As part of the Little eLit “think tank”, I have learned a lot about what librarians need to know about the app world to serve their communities well in the digital age. Among the most common questions we get from librarians, teachers and the general public are questions about how to get apps for free or on a very tight budget. While we consistently recommend high quality paid apps in many of the blog posts we do, the reality is that many institutions have no budget at all for exploring the app world, especially the amount of content necessary to understand the diversity and range of quality within the app market.
Often, when training librarians and teachers about the digital shift and how to evaluate new media like book apps for children, they are overwhelmed. It is easy, when feeling this kind of anxiety to stick close to what is familiar.
As a result, most of the content that is ‘explored’ in app form is ‘tried and true’ or at least part of the fabric of popular culture. This favors some new transmedia content based on popular characters from television and movies, but primarily gives way to a market dominated by formerly print books, reworked more or less for a touch screen. One way for readers to take those first tentative steps away from the familiar titles on the digital bookshelf is to download apps for free. And there are (at least) five different categories of free apps to take into consideration:
Paula Cocozza: Tablet ownership has more than doubled in the past few years – and as many parents are finding, children are highly proficient at using them. But are these devices harmful to their development?
There are a lot of great models out there that I have seen for achieving a healthy media diet, but so far this one is the most useful for my own family. My son, age seven, understands this tool now well enough to apply it to his own requests for media in our home before asking one of his parents. When he does ask for media, he now begins with, “I know the answer is probably no, because the triangle had only one yes, but …” So, without further ado, here is the model I created, shared with my own family and tested out for a couple weeks: - See more at: http://digitalmediadiet.com/?p=3112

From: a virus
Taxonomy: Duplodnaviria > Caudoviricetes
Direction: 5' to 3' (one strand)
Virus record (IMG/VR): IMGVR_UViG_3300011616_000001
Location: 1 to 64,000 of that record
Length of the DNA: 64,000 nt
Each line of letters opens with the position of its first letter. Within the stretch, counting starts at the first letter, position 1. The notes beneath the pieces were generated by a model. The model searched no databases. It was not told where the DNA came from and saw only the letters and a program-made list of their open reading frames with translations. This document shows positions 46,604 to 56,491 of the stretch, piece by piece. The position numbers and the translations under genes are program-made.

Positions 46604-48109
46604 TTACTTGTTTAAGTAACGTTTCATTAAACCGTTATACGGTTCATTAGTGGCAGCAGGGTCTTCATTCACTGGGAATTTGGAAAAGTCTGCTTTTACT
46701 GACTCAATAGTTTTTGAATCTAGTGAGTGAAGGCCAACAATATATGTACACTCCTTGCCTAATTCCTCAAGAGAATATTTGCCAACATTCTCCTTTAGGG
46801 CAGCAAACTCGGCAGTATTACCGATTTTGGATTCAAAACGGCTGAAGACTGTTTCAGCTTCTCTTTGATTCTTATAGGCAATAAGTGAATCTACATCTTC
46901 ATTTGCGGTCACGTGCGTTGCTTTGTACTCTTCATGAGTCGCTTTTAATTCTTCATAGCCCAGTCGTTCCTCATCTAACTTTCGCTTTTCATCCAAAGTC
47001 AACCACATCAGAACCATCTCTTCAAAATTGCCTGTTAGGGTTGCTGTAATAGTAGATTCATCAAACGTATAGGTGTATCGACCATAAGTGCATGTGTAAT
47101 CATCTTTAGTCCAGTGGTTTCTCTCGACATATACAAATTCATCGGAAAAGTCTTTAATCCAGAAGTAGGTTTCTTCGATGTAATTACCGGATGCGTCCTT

Carisa Kluver's insight:
My thoughts on creating a model kids can internalize to manage their own media diets ...
“Describing yesterdays as if they were tomorrows”… That’s how author Hugh Howey recently characterized publishing predictions. There’s more than a grain of truth in his assessment.
Most efforts to forecast the future of publishing start with an assumption that the prevailing supply chain will somehow adjust. Time-honored roles like development and curation are said to prevail, and by extension the next moments will look like the past, just that much more digital.
Some less sanguine assessments predict the demise of reading as we know it. In this argument, gatekeeping – whether through editors, imprints or booksellers – is a service to readers, one that readers will sorely miss when the new order emerges.
The debate about ‘screen time’ and children continues to be a hot topic in the field of early childhood education. Among the most difficult questions I have to answer are the ones about app recommendations for children under three.
Recently, a reporter who covers Apple for the San Jose Mercury News, Patrick May, interviewed me for an article about the best apps for (very) young children. He was looking for one app for each age 1-5.